Thursday, April 9, 2009
a story we need to keep
I try not to do posts with lots and lots of words. I like to accent the words with an appropriate number of suitable photographs and keep each post interesting.
Yet here is a post, a story if you will, with mostly words and only one photograph. I posted this story on another blog as a guest writer a week or so ago. That post was initially going to be about the joy of creativity, but I got stuck in writing it up - and this story just would not stay out of my head - or out of the post. When I finally gave in to writing it, the words poured out of me.
So here it is, just as I wrote it the first time. To everyone, from us.
SO, my daughter went off to a Fine Arts Academy for Contemporary Dance (a boarding school by any other name) in August, the week after she turned 16. It was a very hard time for her and for me. We were very close, and though we both knew that this was an incredible opportunity for her, we had a very difficult time being apart. The first night was the worst, and she called me several times, whispering into the phone so that her roommate wouldn’t be disturbed. She cried, but didn’t want me to come and get her. I cried too, but not when we were talking. I second guessed the decision to send her away, and rode an emotional roller coaster for the next several weeks.
My daughter was determined and stuck it out, and though she didn’t stop missing home for a moment, she made new friends, learned a new routine, began to understand her teachers, and started to dance. The dance brought her great joy although the discipline required made her grumble and complain. She was inspired by the upper classmen though, and worked hard to grow. She learned about the routine of the dorm and settled quickly into a rhythm of learning and living and laughing. All the things you want for your children!
In October, she told me about auditioning for pieces that were choreographed by upper classmen, and how excited she was to get some opportunities to perform. She was immersed in the creative and learning process (are they separate? maybe it is all one process.) and was very happy.
When she came home at the end of November for a long weekend at Thanksgiving, she was VERY EXCITED. I picked her up and she talked most of the way home. She told me about a boy, a college senior in the Contemporary Dance program, that was a beautiful and breathtaking dancer. She certainly didn’t have any classes with him, but she had seen him perform once and had been very inspired. Right before break her teacher told her that she was actually going to have the opportunity to dance with him in a piece they would be learning in December, to be performed before Christmas. She was absolutely thrilled to be chosen to perform, and even more thrilled to have a chance to learn from someone so astounding. She talked about how he danced – so strong and graceful – and about how perfect his technique was. It made her want to practice and stretch and grow better NOW.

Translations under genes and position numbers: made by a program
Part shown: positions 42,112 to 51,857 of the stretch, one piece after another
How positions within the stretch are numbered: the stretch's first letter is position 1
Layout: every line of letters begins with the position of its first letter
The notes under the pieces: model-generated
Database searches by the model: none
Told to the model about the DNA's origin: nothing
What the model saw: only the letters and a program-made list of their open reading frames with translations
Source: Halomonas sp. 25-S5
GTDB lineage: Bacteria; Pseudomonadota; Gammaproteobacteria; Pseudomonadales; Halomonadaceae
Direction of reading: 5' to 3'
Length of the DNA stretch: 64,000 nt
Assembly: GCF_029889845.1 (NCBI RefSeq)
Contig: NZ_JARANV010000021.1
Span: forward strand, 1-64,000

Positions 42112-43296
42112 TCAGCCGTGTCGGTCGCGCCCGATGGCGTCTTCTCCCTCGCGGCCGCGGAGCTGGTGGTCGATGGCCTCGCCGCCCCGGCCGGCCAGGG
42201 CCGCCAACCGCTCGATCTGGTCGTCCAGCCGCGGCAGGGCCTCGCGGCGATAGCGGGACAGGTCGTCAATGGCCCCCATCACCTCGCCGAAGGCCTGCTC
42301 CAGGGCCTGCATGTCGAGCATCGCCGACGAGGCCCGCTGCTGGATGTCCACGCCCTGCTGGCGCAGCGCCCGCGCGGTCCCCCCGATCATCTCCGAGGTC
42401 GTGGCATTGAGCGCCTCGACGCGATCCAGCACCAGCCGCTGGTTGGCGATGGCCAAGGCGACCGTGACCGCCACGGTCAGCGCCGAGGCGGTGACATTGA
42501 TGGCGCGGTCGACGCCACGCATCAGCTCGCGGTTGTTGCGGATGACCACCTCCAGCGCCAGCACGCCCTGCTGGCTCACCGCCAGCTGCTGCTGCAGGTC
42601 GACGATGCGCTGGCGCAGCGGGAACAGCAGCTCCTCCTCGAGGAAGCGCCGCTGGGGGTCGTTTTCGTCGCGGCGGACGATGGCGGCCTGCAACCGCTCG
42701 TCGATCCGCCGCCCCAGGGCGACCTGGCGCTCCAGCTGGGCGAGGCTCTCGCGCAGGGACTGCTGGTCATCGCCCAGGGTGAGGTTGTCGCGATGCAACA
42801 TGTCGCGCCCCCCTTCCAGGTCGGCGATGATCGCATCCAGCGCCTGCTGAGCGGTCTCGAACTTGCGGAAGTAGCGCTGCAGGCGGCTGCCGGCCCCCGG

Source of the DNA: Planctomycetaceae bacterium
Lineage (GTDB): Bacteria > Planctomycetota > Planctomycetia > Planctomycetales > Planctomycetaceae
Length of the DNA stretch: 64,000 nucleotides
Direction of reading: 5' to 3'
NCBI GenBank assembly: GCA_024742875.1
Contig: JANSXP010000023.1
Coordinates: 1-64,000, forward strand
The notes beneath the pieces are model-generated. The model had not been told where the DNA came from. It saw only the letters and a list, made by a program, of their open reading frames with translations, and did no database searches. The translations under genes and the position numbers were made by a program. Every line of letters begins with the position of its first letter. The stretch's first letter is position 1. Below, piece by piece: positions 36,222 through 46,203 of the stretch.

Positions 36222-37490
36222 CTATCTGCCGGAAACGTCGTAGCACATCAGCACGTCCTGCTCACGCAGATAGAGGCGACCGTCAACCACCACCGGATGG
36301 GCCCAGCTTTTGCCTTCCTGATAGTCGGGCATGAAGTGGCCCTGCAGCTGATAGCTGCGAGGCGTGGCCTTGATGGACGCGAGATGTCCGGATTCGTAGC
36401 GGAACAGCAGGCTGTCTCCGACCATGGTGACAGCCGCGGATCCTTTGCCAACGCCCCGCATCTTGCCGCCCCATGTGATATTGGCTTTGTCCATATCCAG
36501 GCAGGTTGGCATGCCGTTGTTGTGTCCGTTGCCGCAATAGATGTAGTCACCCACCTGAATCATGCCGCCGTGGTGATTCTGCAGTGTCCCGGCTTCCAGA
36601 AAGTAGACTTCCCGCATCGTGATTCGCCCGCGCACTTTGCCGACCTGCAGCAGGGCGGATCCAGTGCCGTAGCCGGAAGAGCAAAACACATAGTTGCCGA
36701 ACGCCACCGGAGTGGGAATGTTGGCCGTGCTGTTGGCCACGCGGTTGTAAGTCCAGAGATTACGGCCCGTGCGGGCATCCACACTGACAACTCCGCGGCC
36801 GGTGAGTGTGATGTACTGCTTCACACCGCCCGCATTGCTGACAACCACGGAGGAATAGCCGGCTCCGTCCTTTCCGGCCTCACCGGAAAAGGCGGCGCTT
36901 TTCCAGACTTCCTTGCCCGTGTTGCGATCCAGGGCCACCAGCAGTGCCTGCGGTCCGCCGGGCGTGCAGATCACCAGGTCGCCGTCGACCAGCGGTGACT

We had a wonderful Thanksgiving, and when I drove her back to school and dropped her off it was very different from the first time. She had a big smile and a wave, and didn’t need any help into the dorm. She immediately saw friends and they were laughing and talking before I drove from the parking lot.
I was about 20 minutes away when the cell phone rang. It was my daughter, and she was sobbing.
When she and her roommate got onto their hall (up the three flights of steps with their bags dragging behind them), they noticed papers stuck on every room door. Some announcement, they thought as they rushed down the hall to their little room-haven. When they got to their door they unlocked it and pulled the announcement off the door.
They both stood and read. The paper explained that the young man, the senior, the inspiring dancer that everyone knew from his performances, had committed suicide in his dorm room over the Thanksgiving holiday.
My daughter was filled with grief. Overcome. Bowed down. It brings tears to my eyes now, 7 years later, remembering our conversation and what she went through. She had never met this boy. I had never met this boy. But in my mind was the image of his dance, strong, muscled, perfect technique. In her mind was the actual memory. I was filled with grief.
The entire school student body felt the impact of the young man’s passing, and December was a more somber time than we ever expected. When Christmas break came, though, I felt strongly that we needed to have some serious conversations about what had happened. We talked then, and truly, we talked for the next several years. My daughter worked through this loss in her dance and when SHE was a senior, she danced in a piece dedicated to this young man – and it was a phenomenal and emotional experience.
Trying to make sense of the senseless must be a human foible, but we did come away from all this with a lesson that reminds us of this young man.
Our lesson, that neither my daughter nor I ever forget – You can never know the impact that your life has on another person. You may never even meet them, you may never see them, you may never know that they saw you. Your interactions may be slight, may not be in person, may be oblique. But your influence and contribution to the world and the lives of others is greater than you know, your impact ripples out from your life touching those you see and even those you don’t.
Your gift is grander than you ever imagine. So share it, and give it, and make your impact on the world.